While Trump’s ‘Travel Ban’ may have made international headlines and drawn widespread criticism, Minister for Justice Frances Fitzgerald’s severe restrictions on Libyan nationals obtaining permission to enter Ireland has somehow escaped such public exposure and condemnation.
Restrictions on the considerations of Irish visa applications from Libyan nationals, that have existed since 2014, have recently been reviewed by the Ministry for Justice, with the decision that all restrictions should remain in place.
Visas from Libyan nationals have been subject to an indeterminate suspension of considerations, excepting those with sponsorship from An Bord Bia and those in the oil industry.
This oppressive ban has hit Irish families with Libyan relations hard, as relatives are refused visas for no other reason than their nationality.
In the recent review of the restrictions, Minister Frances Fitzgerald said she took into account the ‘ongoing security situation in Libya’, and the ‘potential economic impact of the restrictions’. The situation in Libya does indeed remain dangerous, with intense fighting breaking out in areas, and the probability of terrorist attacks and kidnappings remaining high.
However, the restrictions in place by the Irish Government amount the a blanket ban on family reunification for many Irish citizens whose family members are Libyan citizens. The effect of the ban is causing serious damage to Libyan citizens, who are being excluded from the normal visa application process.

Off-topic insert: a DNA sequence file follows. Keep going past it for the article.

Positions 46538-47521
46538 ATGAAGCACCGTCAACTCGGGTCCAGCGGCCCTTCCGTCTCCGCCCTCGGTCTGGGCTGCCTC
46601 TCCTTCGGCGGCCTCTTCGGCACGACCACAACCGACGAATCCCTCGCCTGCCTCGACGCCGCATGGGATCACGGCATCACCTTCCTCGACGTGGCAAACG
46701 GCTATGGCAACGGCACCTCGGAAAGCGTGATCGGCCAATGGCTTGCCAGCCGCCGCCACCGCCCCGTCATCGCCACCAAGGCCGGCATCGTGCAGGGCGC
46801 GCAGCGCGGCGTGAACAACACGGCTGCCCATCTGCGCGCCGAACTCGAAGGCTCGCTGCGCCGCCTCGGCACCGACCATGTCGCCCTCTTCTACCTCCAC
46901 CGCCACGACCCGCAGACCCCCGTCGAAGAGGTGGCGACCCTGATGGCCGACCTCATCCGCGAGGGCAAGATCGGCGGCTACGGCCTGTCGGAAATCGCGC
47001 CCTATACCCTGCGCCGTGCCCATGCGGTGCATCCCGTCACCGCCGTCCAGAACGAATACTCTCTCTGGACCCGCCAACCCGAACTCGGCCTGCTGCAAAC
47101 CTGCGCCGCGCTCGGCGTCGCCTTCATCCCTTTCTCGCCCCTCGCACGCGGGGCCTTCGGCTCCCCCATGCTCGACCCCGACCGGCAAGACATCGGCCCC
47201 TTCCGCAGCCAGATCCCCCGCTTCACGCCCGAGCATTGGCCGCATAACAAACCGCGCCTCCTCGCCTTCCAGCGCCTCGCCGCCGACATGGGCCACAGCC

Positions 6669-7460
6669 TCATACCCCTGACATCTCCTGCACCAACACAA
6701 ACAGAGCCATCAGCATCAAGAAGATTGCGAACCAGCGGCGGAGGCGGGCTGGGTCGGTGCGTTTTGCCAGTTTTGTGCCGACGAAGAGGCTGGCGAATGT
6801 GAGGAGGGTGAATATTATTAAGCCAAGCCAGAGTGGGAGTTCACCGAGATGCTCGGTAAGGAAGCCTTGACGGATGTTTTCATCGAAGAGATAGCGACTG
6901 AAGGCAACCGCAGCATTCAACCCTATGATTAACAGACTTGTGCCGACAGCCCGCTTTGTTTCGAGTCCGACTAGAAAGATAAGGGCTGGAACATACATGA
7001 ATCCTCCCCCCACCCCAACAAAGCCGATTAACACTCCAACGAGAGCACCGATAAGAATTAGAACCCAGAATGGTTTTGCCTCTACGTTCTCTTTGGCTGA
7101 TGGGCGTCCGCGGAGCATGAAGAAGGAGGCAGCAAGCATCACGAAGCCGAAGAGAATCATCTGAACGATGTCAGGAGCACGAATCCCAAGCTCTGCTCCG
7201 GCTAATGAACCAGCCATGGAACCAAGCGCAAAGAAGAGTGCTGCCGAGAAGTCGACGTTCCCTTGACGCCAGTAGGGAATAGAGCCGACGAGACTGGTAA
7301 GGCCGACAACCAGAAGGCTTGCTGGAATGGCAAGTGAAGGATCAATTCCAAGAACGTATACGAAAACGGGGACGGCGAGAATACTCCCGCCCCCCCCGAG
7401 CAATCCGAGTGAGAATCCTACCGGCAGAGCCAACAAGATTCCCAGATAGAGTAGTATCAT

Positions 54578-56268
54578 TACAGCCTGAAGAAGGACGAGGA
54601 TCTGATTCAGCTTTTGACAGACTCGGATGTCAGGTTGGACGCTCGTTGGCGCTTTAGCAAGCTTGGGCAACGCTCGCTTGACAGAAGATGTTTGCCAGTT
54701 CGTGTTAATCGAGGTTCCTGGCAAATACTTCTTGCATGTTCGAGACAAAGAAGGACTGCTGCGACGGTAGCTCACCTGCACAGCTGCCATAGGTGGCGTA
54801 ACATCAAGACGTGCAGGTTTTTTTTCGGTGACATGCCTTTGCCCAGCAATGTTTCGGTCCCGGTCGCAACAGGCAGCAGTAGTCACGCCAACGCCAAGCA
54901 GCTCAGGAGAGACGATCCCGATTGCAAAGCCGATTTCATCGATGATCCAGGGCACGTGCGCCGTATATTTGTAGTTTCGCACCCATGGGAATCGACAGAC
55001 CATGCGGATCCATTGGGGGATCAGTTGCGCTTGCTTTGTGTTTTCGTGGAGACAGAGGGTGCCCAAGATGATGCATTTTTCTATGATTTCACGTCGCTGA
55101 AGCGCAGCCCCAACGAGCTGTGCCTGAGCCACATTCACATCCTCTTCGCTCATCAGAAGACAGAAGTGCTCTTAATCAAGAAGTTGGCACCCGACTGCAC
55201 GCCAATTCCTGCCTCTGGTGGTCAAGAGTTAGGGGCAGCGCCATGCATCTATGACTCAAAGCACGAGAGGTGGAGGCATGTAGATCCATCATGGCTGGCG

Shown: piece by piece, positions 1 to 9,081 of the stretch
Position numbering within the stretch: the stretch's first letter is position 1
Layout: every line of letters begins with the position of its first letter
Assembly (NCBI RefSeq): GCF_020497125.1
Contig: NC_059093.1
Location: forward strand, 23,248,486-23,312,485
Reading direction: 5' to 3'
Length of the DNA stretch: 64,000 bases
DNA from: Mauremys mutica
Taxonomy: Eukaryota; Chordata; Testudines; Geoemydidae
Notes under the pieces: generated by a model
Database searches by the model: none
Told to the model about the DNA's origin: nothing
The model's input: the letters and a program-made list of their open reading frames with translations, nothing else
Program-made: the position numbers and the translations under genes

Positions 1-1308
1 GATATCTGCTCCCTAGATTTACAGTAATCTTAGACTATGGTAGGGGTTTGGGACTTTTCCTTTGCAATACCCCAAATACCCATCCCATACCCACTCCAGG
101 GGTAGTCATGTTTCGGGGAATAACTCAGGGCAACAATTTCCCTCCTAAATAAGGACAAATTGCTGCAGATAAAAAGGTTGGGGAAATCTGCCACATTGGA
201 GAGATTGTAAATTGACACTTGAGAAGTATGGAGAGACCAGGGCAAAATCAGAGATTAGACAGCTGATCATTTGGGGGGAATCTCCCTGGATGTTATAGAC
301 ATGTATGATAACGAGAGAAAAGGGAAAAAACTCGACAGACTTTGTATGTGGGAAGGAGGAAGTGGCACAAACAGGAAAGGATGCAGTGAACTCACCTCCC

Our offices is aware of a number of these cases and we strongly believe that the blanket ban against Libyan citizens is an unlawful discretion of the Minister’s discretion, and in breach of our clients’ rights under Article 41 of the Constitution and Article 8 of the European Convention of Human Rights, both provisions protecting an individual’s right to family life.
Our clients is currently acting on a number of cases in the High Court to challenge the lawfulness of the policy. One such case is concerned with the refusal to deal with visa applications of two Libyan nationals who wish to visit their son and his family in Ireland. the family meet all the normal requirements for the visa, except for the fact of their Libyan nationality. The cases are currently pending before the High Court awaiting a hearing date.
It is argued on behalf of the family has argued that the Minister for Justice has unlawfully fettered his discretion in adopting a fixed policy of refusing to accept visa applications based purely on the nationality of the applicants.
No such restrictions are in place in the United Kingdom or the 26 EU countries in the Schengen Area.
We believe that the current policy in place in Ireland is discriminatory and overbearing and hope for a successful court ruling against the policy as it stands.